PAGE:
Updated: Feb 5, 2021
The following article was written by Mary Walsh, Aquatic Ecologist with the Pennsylvania Natural Heritage Program and was originally included in the Spring 2020 edition of the "Tracking Invasive Species with Pennsylvania iMapInvasives" newsletter.
Pictured above: Lake Erie Watershed. Credit: Kierstin Carlson, WPC/PNHP
Transplanted outside their native ranges, invasive species can have population explosions, outcompete native organisms, and be destructive to ecosystems. Large and widespread infestations of invasive species are costly and time-consuming to manage. Early detection of a newly established invasive species with rapid control of the infestation can minimize adverse impacts, as well as greatly reduce the costs of removal or remediation.
Natural resource professionals, land owners, and others should be on the lookout for newly arrived invasive species so that timely and efficient responses can occur. To this end, the Pennsylvania Natural Heritage Program and the Lake Erie Watershed Cooperative Weed Management Area developed educational information about 13 early detection invasive species in the Lake Erie watershed in Pennsylvania and presented it during a March 31, 2020 webinar titled “Be on the Lookout! Report Findings of High Priority Invaders in Northwest Pennsylvania”.
Invasive species determined to be priorities for early detection for the watershed include plants that invade uplands, riparian areas, and waterways. A selection of them are discussed here in this newsletter article.
One early detection plant, porcelainberry (Ampelopsis brevipedunculata), is a vine which grows densely over native vegetation. Seeds from its berries may be spread to distant locations by birds. Another aggressive invader, lesser celandine (Ficaria verna), becomes abundant and outcompetes native spring ephemerals in forested floodplains. To date, porcelainberry and lesser celandine are each recorded from only a few locations in the Lake Erie watershed in Pennsylvania.
Pictured above: Porcelainberry (top left), Lesser celandine (top right), European frog-bit (bottom left), Yellow floatingheart (bottom right). Photo credits (in same order): James Miller, Leslie J. Mehrhoff, Leslie J. Mehrhoff, Shaun Winteroton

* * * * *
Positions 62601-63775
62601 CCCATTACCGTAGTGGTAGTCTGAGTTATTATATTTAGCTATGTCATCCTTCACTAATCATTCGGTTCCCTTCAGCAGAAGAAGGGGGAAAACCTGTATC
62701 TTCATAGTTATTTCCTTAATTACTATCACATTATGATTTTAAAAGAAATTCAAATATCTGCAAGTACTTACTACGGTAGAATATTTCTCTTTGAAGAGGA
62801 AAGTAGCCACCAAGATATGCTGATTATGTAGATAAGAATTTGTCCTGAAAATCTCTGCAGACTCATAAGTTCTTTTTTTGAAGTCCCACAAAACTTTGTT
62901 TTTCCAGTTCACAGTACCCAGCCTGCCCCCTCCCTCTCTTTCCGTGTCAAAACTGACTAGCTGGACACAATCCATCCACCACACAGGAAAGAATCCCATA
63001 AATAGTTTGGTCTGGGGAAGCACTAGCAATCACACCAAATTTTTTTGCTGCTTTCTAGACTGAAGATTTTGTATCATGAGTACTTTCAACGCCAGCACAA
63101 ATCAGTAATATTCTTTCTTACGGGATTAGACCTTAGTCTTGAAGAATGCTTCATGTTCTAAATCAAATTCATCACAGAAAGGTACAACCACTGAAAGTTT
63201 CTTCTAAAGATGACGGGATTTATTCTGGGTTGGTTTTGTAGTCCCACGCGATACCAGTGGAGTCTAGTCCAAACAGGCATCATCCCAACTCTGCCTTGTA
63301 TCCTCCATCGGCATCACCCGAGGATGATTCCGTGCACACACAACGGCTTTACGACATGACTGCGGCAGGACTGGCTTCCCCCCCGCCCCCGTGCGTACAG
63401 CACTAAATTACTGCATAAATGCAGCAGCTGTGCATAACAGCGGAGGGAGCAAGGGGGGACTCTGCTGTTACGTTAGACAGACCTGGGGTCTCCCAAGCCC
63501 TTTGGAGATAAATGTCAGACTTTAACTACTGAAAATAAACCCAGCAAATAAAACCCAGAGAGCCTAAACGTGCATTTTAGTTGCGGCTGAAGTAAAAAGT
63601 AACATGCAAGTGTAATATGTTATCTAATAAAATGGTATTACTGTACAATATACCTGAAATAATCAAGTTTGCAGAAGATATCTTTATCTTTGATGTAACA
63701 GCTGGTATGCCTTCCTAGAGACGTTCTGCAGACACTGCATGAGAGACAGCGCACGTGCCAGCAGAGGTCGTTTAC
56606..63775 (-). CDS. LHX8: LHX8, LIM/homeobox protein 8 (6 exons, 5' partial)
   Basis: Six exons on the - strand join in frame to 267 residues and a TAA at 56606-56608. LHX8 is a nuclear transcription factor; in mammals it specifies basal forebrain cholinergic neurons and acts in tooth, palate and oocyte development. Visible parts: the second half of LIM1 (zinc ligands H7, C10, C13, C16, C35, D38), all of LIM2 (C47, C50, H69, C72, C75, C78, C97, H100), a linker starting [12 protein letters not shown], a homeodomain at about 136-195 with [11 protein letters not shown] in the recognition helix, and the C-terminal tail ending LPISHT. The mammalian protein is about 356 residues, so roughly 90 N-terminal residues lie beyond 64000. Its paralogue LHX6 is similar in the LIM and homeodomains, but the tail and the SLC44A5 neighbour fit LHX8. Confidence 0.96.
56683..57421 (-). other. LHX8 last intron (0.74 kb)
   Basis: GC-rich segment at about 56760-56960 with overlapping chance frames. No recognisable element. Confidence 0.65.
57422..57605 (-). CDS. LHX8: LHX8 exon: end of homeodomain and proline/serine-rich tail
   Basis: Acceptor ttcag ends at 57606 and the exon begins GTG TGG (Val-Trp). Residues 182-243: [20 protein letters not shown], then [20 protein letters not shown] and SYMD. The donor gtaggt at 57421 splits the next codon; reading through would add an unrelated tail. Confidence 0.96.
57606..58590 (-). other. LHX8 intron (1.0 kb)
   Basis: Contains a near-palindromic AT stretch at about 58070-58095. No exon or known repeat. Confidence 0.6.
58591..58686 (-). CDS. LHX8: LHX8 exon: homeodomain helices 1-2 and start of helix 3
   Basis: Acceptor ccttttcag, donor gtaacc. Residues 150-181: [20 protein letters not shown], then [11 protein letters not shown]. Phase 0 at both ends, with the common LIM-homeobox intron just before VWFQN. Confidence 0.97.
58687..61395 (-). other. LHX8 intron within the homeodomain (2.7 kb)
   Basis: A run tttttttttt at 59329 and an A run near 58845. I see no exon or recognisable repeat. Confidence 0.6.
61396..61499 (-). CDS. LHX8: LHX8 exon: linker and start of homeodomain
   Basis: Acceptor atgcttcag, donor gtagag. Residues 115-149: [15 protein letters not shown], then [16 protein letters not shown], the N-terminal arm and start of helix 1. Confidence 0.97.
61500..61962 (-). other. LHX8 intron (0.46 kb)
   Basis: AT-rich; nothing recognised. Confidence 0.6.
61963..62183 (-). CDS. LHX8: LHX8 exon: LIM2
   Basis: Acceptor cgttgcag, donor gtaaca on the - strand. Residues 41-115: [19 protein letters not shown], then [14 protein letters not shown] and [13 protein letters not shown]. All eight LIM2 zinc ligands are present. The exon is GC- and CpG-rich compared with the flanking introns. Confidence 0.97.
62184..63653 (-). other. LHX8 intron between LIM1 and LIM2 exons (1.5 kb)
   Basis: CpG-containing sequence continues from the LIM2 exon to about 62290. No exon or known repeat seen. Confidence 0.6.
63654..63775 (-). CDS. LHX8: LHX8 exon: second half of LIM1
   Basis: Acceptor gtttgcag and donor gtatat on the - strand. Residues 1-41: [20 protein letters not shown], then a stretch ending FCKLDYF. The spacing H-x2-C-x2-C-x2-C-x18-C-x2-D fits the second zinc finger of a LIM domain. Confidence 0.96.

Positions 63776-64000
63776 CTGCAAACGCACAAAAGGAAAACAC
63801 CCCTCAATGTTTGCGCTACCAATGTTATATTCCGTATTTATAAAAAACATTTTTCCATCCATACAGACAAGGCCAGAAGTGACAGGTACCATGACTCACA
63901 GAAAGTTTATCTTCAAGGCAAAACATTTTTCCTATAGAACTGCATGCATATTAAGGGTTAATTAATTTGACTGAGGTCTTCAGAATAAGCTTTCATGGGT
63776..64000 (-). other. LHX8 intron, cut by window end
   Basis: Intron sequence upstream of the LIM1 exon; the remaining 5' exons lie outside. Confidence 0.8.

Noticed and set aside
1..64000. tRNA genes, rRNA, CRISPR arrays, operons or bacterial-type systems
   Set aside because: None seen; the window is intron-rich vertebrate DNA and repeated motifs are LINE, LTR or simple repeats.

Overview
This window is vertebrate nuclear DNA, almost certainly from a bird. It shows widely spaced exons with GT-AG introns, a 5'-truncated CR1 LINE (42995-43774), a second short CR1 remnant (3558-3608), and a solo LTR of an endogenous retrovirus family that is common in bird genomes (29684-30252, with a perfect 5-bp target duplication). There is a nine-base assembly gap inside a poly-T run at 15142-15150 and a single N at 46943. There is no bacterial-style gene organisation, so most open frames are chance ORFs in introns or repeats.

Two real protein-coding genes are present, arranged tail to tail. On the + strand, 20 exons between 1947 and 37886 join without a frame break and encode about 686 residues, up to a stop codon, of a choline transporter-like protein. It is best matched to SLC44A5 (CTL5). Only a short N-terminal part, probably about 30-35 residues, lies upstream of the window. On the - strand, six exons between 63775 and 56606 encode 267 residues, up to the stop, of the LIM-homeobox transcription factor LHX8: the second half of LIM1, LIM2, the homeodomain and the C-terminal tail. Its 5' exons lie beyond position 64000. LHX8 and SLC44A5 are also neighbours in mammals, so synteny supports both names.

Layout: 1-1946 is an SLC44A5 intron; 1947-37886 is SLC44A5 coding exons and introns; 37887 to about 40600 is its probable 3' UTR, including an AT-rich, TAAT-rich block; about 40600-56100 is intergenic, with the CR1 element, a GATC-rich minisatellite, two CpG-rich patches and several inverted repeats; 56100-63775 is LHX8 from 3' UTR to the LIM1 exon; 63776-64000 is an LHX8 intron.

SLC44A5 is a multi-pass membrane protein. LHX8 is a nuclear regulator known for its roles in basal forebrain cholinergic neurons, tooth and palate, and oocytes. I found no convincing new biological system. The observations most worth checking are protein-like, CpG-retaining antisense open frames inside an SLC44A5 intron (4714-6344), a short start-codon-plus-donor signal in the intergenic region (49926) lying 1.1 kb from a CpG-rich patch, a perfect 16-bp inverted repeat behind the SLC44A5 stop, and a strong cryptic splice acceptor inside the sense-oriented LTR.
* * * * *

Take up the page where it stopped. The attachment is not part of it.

In aquatic ecosystems, early detection plants in the Lake Erie watershed in Pennsylvania include two floating plants: European frog-bit (Hydrocharis morsus-ranae) and yellow floatingheart (Nymphoides peltata). Both species crowd out native plants and clog waterways. Considered highly invasive, European frog-bit is recorded from only a few counties in Pennsylvania. European frog-bit is not yet known from the Pennsylvania portion of the Lake Erie watershed; however, yellow floatingheart has been documented in sparse locations in the watershed. The plants both have rounded floating leaves and are spread easily by fragmentation.
Additional information about porcelainberry, lesser celandine, European frog-bit, yellow floatingheart, and other early detection invasive species is available from the March 31st webinar recording and associated presentation. Information includes photos, distinguishing characteristics of early detection species, and look-alike species.
Any findings of early detection invasive plants can be documented in the iMapInvasives database, which is available online or through the iMapInvasives mobile app. In addition, the Pennsylvania iMapInvasives Program may be contacted for more information about early detection plants and can provide assistance with plant identification. You can email the program at firstname.lastname@example.org.
The purpose of this guide is to help people slow the spread of invasive species in Pennsylvania. Therefore, in addition to identification, it includes sections on prevention, reporting, and collecting specimens.
For identification of invasive plants, treatment, and protection for your property, explore the fact sheets provided on the DCNR website. DCNR has deemed the trees, shrubs, vines, herbs, and aquatic plants highlighted in these fact sheets to be invasive on state lands and are managed by DCNR staff.
About the Author
Mary Walsh coordinates the aquatic zoology program at the Pennsylvania Natural Heritage Program. She works on inventories of aquatic invertebrates and communities, assesses conservation statuses, models species distributions, and tracks invasive species with the iMapInvasives database.
When she’s not managing projects with the PNHP, Mary watches thriller series, devours novels, and hikes with her family. You can contact Mary by email at email@example.com.